Loan charge - review outcomes - impact on settlement Loan charge - review outcomes - impact on settlement - Page 6
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  1. #51

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    Quote Originally Posted by dangermaus View Post
    Correct me if I’m wrong but those who only have open years probably have no benefit to joining any fight against the loan charge as, if it was scrapped, HMRC would still pursue these open years. Especially if they had already provided loan figures.

    Surely they would only have an interest in joining a fight against HMRC’s view that the loans are taxable, if such a fight exists?
    And it does exist.

    You are generally correct.

    If all of your years are closed (no enquiries), then if the loan charge falls, your liability disappears.

    If you have open (under enquiry) years, the the loan charge being removed means that HMRC will chase those years.

    Therefore unless you have a plan to resist HMRC's view, you have gained little.

    You need a reason why HMRC is wrong.

    Go to Big Group thread.
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  2. #52

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    Quote Originally Posted by webberg View Post
    And it does exist.

    You are generally correct.

    If all of your years are closed (no enquiries), then if the loan charge falls, your liability disappears.

    If you have open (under enquiry) years, the the loan charge being removed means that HMRC will chase those years.

    Therefore unless you have a plan to resist HMRC's view, you have gained little.

    You need a reason why HMRC is wrong.

    Go to Big Group thread.
    I have loans from 2014/15 up to 2018/19 tax years and my settlement letter said these are all open years and interest has been added. Never had any enquiries. Therefore I don’t feel as though there is any other option than to settle or fight that the loans are not taxable.

    Seeing as though the chances of winning aren’t very high, I’m inclined to settle

  3. #53

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    Default LCAG Judicial Review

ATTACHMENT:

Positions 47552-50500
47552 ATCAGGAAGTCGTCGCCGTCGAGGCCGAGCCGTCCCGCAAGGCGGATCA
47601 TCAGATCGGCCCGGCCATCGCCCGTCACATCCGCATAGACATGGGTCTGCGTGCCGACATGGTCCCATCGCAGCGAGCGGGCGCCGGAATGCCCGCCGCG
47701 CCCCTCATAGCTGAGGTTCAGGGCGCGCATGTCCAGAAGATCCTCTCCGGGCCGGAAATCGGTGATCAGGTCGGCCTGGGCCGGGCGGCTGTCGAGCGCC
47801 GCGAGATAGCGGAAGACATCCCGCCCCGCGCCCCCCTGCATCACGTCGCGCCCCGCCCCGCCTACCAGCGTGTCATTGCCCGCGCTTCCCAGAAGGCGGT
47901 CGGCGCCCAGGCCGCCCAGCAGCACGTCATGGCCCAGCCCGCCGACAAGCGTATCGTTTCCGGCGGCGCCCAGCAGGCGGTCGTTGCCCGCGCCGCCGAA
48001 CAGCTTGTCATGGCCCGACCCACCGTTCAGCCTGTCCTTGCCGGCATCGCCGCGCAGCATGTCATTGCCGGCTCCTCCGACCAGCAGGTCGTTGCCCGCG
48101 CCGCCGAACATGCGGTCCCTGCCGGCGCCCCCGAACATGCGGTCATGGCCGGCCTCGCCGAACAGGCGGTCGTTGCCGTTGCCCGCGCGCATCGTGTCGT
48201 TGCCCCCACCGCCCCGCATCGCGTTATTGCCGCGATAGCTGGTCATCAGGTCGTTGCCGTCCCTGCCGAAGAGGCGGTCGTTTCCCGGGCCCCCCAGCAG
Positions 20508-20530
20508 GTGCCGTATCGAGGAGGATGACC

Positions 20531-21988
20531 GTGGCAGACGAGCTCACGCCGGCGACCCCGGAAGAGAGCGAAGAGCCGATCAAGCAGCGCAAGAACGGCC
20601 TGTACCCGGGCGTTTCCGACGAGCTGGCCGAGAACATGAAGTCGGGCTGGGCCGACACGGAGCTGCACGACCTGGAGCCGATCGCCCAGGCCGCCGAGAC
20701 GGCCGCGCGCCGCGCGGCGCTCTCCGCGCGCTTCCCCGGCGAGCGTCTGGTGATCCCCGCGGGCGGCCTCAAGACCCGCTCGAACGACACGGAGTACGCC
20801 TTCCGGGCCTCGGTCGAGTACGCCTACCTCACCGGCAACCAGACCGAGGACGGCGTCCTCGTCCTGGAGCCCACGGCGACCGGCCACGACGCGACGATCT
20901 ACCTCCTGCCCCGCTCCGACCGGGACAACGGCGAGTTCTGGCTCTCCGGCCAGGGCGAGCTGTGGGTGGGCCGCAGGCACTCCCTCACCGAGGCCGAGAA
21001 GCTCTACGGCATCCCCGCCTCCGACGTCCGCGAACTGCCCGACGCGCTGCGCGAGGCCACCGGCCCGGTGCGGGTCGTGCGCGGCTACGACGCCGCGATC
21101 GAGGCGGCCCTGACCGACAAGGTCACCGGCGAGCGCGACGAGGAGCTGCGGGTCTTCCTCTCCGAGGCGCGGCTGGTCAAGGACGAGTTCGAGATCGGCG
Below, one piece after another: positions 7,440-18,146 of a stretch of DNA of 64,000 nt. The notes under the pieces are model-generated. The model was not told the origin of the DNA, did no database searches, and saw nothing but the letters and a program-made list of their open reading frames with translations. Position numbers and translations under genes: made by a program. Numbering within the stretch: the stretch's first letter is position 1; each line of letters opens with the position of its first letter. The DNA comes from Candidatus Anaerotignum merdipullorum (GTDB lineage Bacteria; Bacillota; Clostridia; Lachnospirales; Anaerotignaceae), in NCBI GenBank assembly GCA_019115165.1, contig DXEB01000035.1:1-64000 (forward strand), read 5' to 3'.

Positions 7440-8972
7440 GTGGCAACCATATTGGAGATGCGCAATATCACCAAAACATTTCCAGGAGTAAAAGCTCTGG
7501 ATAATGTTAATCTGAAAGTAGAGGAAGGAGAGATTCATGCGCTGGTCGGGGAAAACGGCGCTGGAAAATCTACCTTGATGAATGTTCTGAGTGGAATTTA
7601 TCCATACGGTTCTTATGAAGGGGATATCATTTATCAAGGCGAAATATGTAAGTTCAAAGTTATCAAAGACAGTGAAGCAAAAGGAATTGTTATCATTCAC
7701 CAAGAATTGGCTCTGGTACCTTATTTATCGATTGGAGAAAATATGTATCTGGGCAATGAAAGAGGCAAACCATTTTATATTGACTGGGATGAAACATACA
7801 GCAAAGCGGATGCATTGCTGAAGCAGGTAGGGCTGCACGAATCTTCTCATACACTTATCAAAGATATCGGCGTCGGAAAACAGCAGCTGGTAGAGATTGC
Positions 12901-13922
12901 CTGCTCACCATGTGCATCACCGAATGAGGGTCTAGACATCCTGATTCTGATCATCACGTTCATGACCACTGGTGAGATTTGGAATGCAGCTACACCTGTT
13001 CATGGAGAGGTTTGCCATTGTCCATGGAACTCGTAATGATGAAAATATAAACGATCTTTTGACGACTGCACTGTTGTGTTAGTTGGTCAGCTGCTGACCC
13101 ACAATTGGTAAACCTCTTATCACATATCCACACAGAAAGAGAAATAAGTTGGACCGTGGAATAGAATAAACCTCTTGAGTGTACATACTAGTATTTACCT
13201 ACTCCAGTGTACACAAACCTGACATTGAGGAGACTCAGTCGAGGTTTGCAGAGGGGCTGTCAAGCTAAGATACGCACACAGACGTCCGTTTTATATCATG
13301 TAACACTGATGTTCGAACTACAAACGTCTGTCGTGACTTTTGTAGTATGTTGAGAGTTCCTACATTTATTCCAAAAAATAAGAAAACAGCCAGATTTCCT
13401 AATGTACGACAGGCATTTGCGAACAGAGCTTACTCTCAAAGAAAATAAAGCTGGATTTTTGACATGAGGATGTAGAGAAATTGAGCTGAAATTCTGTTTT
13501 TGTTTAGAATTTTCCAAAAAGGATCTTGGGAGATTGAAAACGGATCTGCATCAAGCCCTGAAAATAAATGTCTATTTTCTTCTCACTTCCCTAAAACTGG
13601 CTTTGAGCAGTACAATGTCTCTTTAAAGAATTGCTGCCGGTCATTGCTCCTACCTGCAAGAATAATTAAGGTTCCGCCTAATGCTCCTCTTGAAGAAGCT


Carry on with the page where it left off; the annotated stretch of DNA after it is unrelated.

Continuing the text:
Quote Originally Posted by dangermaus View Post
    Correct me if I’m wrong but those who only have open years probably have no benefit to joining any fight against the loan charge as, if it was scrapped, HMRC would still pursue these open years. Especially if they had already provided loan figures.

    Surely they would only have an interest in joining a fight against HMRC’s view that the loans are taxable, if such a fight exists?
    Many LCAG members only have closed years, which the APPG acknowledge but HMRC won't, as they won't accept the APPG public statements.

    The LCAG JR has nothing to do with the schemes themselves. It's to prove that the Loan Charge is unlawful so it doesn't matter which scheme you were with.

    It's no use expecting others to fight (and pay for) your fight for you.

    Chris

  4. #54

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    Quote Originally Posted by dangermaus View Post
    I have loans from 2014/15 up to 2018/19 tax years and my settlement letter said these are all open years and interest has been added. Never had any enquiries. Therefore I don’t feel as though there is any other option than to settle or fight that the loans are not taxable.

    Seeing as though the chances of winning aren’t very high, I’m inclined to settle
    except that HMRC have admitted that the Loan Charge is there to help them because they can't litigate all the schemes as it takes too long.

    Big Group seems to have defences for many of the schemes. Will they be deemed valid. Who knows but HMRC are coming under a lot of flak and I can only hope at some point MPs will see that enough is enough because the public can't tolerate any more.

  5. #55

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    Quote Originally Posted by dangermaus View Post
    Correct me if I’m wrong but those who only have open years probably have no benefit to joining any fight against the loan charge as, if it was scrapped, HMRC would still pursue these open years. Especially if they had already provided loan figures.